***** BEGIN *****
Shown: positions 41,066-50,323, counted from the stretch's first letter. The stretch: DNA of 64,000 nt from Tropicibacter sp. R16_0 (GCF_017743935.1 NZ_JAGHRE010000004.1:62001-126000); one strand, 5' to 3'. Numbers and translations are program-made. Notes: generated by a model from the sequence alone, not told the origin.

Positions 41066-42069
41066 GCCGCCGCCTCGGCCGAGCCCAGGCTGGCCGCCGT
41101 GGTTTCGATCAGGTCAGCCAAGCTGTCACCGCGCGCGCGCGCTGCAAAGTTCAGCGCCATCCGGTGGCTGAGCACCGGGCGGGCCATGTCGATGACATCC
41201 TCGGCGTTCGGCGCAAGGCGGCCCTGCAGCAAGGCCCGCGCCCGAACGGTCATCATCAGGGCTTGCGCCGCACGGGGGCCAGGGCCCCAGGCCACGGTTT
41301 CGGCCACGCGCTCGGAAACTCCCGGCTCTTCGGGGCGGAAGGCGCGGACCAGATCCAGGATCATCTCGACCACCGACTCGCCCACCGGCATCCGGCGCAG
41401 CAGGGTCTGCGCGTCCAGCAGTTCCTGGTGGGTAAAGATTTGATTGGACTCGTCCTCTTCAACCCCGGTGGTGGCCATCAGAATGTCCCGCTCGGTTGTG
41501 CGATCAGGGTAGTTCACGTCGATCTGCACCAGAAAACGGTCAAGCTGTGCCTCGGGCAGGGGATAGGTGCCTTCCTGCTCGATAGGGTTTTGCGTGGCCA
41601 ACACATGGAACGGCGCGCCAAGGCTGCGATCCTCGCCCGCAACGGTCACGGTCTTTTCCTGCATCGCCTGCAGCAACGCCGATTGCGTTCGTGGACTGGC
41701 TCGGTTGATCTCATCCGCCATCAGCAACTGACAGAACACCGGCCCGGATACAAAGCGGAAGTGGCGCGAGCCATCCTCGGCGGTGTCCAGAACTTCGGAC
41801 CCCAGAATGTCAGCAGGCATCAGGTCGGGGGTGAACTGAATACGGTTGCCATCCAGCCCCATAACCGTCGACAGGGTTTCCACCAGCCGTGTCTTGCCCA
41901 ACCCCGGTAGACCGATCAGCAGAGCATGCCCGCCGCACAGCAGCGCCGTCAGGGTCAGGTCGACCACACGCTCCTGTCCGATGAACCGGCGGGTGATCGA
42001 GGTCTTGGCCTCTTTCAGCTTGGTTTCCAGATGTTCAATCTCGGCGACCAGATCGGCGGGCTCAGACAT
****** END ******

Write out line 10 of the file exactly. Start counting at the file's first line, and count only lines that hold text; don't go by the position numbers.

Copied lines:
41701 TCGGTTGATCTCATCCGCCATCAGCAACTGACAGAACACCGGCCCGGATACAAAGCGGAAGTGGCGCGAGCCATCCTCGGCGGTGTCCAGAACTTCGGAC